The other Sunday I wanted to walk the virus out of my heavy legs. The forest had been calling for a few days. I could have gone anywhere but a quick look at the OS map and a flick through Buxton’s Epping Forest narrowed it down to a route from Loughton to Theydon Bois. Buxton comes with me on all my forest schleps – the maps are good although the directions can be vague – this is what he has to say about the walk I followed:

“Follow the ridge of Baldwin’s Hill as far as Golding’s Hill ponds…. At Golding’s Hill cross the Loughton road and take the green road along the eastern boundary of the Forest. The views in all directions over the woodland make for a charming walk.”

That is a slightly truncated quote but the parts I’ve omitted simply offer alternative routes and indicate the road to Theydon Bois station at the end. However, in conjunction with an OS map I was able to follow Buxton’s walk, which can’t have changed much since he plotted it in the 1880’s.

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I ducked off the path leading up from Loughton, beneath low hanging boughs into the scrub and picked up a muddy track leading to a dried up streambed. I continued along the natural contours of the ground guided by intuition which usually serves me so poorly as I have the directional sense of a Lemming but this time it took me to Loughton Camp – a place that seems to exert a magnetic pull on me these days. Maybe I pine to live in the Iron Age. I walk the deep southern outer trench of the earthwork, up over the bank that would have originally supported high timber walls, and pace along the mounds and ridges of the interior then push north-east above a small stream that fed the camp.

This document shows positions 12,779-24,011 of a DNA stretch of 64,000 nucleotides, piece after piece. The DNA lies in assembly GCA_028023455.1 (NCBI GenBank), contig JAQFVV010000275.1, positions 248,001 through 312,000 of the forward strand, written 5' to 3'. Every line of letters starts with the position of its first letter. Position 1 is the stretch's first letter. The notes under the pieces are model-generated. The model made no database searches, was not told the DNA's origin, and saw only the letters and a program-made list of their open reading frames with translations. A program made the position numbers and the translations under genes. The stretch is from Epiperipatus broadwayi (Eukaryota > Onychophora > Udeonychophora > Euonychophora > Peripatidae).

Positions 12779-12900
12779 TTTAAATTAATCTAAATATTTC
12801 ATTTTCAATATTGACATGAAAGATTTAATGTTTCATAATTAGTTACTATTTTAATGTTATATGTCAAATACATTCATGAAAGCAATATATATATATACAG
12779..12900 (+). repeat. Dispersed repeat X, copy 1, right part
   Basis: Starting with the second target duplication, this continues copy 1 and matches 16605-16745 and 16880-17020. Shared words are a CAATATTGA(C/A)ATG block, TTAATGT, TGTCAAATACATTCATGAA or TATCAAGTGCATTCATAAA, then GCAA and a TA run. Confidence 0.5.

Loughton Camp
I later discover that my journey echoes that of B.H. Cowper Esq. in the summer of 1872 when he appears to have been the first person to survey and document Loughton Camp as an ‘ancient earthwork’. He wrote in the Archaeological Journal:

“In the summer of 1872 I made an excursion to Epping Forest, and selected Loughton as my starting point. On reaching some elevated ground which overlooks a deep valley stretching from the north-west to the south-east, I came upon what appeared to me at once as part of an ancient earthwork. I found on examination that an external trench enclosed an internal ridge running parallel with it, and that these took the course of a segment of a circle.  At that season the trench, the ridge, and the interior space were not easy to investigate owing to the vegetation, but I saw that the trees were as old as others in the locality, and grew upon the earthworks just as they did everywhere else. This cursory survey of a portion was all that was then practicable, and the matter rested until on inquiry I found that no one seemed to know of any entrenchments thereabouts. Subsequently I mooted the matter in ‘Notes and Queries,’ but with no satisfactory result, inasmuch as it only led to references to Amesbury or Ambresbury Banks, a large and comparatively well-known earthwork of oblong form and early origin, in the Forest it is true, but over two miles to the north of this in the direction of Epping.”